Polish firm establishing module plant using Meyer Burger’s ‘SmartWire’ technology



Hanplast, a high-precision plastic mouldings engineering firm based in Poland is the first company to deploy Meyer Burger’s ‘SmartWire’ interconnect technology in a PV module assembly plant.

Talking to PV Tech during Intersolar Europe, Hanplast’s executives as well as JV business partner and Poland’s largest EPC firm, FreeVolt said it had signed a production equipment contract with Meyer Burger to supply and support the ramp of the novel technology at a new dedicated facility in the first quarter of 2015.

Jaroslaw Miszcuk, founder and member of the board of Hanplast told PV Tech: “We have 21 years of plastics processing experience and use of tooling and are a major supplier to IKEA for many years. We have been planning for two years and recently completed the construction of a new 18,000 square metre building for module production.”

The new PV module entrant will initially ramp an 85MW line with customers already lined up to support the production ramp, Miszcuk told PV Tech.

The company has crucially partnered with FreeVolt, which expects to deploy around 35MW of the ‘SmartWire’ based modules in various PV power plant projects across residential and commercial markets and expects to use around 20% of Hanplast initial production capacity for its own projects, according Kukasz Nowinski, CEO of FreeVolt.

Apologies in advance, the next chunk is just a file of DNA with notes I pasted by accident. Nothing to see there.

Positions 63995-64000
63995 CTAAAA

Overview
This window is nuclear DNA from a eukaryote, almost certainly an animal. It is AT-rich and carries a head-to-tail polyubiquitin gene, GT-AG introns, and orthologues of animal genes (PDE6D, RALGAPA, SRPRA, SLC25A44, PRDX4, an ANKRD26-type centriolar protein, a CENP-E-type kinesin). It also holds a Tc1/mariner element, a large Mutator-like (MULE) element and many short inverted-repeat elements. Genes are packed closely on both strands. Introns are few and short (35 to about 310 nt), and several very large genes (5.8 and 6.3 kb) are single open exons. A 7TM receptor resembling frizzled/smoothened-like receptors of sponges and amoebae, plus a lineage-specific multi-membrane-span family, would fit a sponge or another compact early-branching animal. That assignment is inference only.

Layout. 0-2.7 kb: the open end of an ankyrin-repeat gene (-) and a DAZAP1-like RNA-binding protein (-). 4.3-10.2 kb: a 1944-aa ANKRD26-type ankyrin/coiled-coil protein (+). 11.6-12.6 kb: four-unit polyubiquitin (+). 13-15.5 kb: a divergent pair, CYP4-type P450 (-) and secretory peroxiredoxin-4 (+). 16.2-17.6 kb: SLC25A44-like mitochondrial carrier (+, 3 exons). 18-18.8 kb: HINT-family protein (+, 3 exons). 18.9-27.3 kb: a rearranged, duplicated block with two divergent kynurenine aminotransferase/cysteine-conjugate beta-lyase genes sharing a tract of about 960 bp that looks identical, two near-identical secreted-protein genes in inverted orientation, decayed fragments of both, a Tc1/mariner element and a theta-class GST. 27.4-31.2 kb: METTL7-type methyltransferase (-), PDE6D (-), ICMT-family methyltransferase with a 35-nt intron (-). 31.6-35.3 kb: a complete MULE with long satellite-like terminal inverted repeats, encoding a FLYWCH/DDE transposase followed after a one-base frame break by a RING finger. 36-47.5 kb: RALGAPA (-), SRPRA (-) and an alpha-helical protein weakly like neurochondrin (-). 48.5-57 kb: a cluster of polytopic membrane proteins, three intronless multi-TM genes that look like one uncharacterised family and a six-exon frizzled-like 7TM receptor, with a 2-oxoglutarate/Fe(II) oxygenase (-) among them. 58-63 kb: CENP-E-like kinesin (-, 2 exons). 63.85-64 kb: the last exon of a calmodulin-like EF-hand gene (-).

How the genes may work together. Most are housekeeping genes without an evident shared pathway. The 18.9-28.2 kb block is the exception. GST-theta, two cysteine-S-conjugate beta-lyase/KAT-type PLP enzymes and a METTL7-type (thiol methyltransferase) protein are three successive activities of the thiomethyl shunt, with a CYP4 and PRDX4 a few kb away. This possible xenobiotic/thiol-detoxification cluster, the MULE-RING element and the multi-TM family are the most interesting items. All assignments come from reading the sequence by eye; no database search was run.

However, the strong customer relationship Hanplast enjoys with IKEA could open the doors for both companies to collaborate in the PV business, something Hanplast executives hinted was in the works.

Indeed, other long-term customers in its core plastics business are also deemed to be potential customers.

Hanplast is also teaming with Meyer Burger via its SmartWire technology pilot line to provide further technology updates, material development and production improvements over time.

Meyer Burger’s pilot line will also be used for module certification purposes to fast track the initial production ramp in Poland.

One of the initial R&D programs Hanplast will develop is a plastic module frame system to replace aluminium mouldings. It will also develop its own junction boxes.

In a second phase collaboration with Meyer Burger, expected to be initiated in 2016, Hanplast will use cells deploying the equipment supplier's heterojunction design.

Meyer Burger’s SmartWire technology is claimed to boost overall module conversion efficiencies while lowering production costs by reducing losses between cells and module strings as well as significantly reducing bill of materials such as Ag paste consumption.

Poland is also home to OEM manufacturing firm Jabil Circuit, which has a module assembly plant in the country, currently extensively used by ReneSola to provide modules into the EU that avoid import duties and limits to shipment quotas from its manufacturing plants in China.

Jabil Circuit is said to have expanded PV module capacity in Poland to meet increased outsourcing demand and had a capacity of around 1GW. 

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